Week 1: Peace

The purpose of this week’s lectures and discussions is to familiarize students with the some basic structures of European life in the centuries prior to the Thirty Years War; with the fundamentals of post-1648 political culture, in particular the concepts of monarchy, representation, and embodiment; with the relationship between religious legitimation and royal authority; and with the foundations of the European political system. In preparation for our first session, read The Peace of Westphalia (1648) (Excerpts)


Course Introduction:
War, Peace, and a New European Order

I. Course Overview, Readings, Requirements

II. Some Basic Structures of European Life
A. Languages and Cultures: Romance, Germanic, Slavic, Turk
B. Religions: Roman Catholic, Protestant, Orthodox, Muslim
C. Populations: Rural and Urban

D. Communications: Books, News, Worldviews

Map: J. Gabrys, Carte Ethnographique de l'Europe (Lausanne, 1918)

Map: Religious Divisions of Europe, ca. 1680
Map: Religious Divisions in Central Europe, 1618

Map: The Jewish Populations of Europe (1881)

Map: Spread of the Black Death in Europe, 1347-1352
Chart: The Weight of Numbers: Baptisms and Funerals
Chart: Urban Populations, ca. 1600
Map: Population Density in Europe, ca. 1600
Map: Population Density in Europe, ca. 2000

Map: The European Economy, ca. 1550
Graph: Prices and Wages in England, 1260-1600

The Two-Miles-per-Hour World


Image above: Guillaume Delisle (1675-1725), Mappemonde par l'usage du Roy (1720).

Exercise: The Peace of Westphalia (1648)

Image: "A True Representation of Events at the Famous Meeting between the Margrave of Durlach and Gen. Tilly near Wimpfen, May 7, Anno 1622"

"The plunder of the Judengasse, 22 August 1614," Institut für Stadtgeschichte Frankfurt.

Map: The Information Network of the Fugger Family, 1578-1598; Source.

III. 1648: A Watershed in European History

Map: Europe in 1648
Map: Death Toll during the Thirty Years' War

A. What Was the Thirty Years War About?

Image: Ratifying the Peace of Westphalia, 15 May 1648
Images: Peace Celebrations in Nürnberg, 1650

Map: The Swiss Peasants' War (1653)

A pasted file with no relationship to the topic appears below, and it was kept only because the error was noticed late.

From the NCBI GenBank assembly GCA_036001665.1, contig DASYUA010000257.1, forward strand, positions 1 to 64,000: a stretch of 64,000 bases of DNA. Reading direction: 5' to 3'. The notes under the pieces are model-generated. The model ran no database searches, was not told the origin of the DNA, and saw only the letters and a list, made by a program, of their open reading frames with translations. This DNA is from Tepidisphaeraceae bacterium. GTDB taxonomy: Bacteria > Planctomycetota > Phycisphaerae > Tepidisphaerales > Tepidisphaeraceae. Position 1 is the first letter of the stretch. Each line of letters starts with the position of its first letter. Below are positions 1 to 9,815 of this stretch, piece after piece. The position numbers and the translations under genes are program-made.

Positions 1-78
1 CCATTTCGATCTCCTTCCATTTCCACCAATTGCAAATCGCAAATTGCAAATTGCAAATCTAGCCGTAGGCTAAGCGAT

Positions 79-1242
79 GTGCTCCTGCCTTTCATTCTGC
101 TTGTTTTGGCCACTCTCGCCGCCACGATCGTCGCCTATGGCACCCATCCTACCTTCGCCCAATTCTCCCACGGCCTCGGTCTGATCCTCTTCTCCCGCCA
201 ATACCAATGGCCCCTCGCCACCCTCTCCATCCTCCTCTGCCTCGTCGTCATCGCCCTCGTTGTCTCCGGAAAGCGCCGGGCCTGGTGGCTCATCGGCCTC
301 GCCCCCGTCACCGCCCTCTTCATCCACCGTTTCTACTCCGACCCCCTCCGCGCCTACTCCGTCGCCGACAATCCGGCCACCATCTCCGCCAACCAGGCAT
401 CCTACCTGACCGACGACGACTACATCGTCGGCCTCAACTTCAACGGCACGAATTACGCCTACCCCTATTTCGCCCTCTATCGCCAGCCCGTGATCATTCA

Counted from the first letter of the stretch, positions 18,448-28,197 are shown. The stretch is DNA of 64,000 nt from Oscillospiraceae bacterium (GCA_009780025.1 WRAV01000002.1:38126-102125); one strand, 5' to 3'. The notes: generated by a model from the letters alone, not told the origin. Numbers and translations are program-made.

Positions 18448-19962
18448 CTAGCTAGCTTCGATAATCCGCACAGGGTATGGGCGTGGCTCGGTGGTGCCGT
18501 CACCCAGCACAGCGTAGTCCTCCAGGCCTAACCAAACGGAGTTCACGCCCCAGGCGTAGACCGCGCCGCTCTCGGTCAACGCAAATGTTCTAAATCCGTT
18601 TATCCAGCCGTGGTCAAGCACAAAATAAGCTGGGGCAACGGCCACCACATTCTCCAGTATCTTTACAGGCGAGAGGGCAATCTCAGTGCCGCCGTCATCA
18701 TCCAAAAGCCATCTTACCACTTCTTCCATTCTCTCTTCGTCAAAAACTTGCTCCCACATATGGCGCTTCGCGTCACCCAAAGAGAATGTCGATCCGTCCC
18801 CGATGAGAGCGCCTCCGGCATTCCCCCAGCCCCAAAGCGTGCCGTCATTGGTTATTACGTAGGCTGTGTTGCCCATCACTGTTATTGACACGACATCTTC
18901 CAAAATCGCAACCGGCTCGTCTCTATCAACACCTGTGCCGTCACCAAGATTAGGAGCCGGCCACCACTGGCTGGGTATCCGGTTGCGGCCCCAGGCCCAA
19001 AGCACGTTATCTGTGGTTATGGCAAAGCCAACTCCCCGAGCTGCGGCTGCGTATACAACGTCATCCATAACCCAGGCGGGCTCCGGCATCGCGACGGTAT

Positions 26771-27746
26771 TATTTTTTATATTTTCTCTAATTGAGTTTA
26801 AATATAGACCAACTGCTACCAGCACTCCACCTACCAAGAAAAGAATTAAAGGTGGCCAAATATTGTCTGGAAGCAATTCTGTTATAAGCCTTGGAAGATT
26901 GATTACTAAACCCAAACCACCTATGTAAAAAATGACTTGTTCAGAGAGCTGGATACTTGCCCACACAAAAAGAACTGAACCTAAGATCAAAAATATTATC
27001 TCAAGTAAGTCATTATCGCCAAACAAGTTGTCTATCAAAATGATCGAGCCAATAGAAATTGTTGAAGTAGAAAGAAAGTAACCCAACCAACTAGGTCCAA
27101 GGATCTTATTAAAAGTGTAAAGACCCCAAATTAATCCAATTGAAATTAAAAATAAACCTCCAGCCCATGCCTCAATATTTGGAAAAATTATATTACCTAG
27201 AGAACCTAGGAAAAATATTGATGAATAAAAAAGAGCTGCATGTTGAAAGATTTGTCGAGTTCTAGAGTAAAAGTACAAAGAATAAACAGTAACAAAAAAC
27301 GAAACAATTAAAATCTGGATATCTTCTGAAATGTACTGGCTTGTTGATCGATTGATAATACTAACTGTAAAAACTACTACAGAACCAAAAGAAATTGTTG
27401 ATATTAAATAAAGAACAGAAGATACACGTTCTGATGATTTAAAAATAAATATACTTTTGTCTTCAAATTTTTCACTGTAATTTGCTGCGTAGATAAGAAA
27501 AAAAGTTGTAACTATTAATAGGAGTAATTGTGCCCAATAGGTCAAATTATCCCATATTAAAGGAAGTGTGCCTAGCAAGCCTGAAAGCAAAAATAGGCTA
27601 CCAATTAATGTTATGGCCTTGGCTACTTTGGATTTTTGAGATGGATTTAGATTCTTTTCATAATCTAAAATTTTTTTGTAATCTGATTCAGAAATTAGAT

Image: Execution of Swiss Ringleaders (1653)

Map: The Holy Roman Empire in 1648

B. Discontinuities: New Features in the European Landscape
1. An (Almost) Comprehensive European Peace
2. An End to Wars over Religion
3. A New Political Order: The ‘Westphalian’ State System

Image left: Simon Vouet (1590-1649), Portrait of Louis XIV (1656) [Detail]. Image source: Wikipedia Commons. Image top right: The Battle of Wimpfen, 6 May 1622 (1635). Etching from Merian's Theatrum Europaeum, vol. 1, 3rd ed. (1662), p. 692. The etching depicts one of the first major battles of the Thirty Years' War, when forces of the Catholic League defeated a Protestant army under the command of Ernst von Mansfeld and Georg Friedrich, Margrave of Baden-Durlach.

Link: The Peace of Westphalia (Full Text), 24 October 1648

Image below: Bartholomeus van der Helst (1613-1670), Celebration of the Peace of Münster, 1648, at the Crossbowmen's Headquarters (1648). Oil on canvas, 232 x 547 cm. Rijksmuseum, Amsterdam. This group portrait shows the banquet held by the St George's Guard to celebrate the Peace of Münster which put an end to the Thirty Years' War and finally recognized the Dutch Republic, thereby ending its eighty year struggle for independence. In this painting Van der Helst succeeded in portraying no fewer than 25 people grouped around a table. To the right we see the captain (holding a silver drinking-horn) and the lieutenant congratulating each other on the successful outcome. On the drum, the artist painted a sheet of paper bearing the words of a poem in praise of peace.Image source: Web Museum of Art.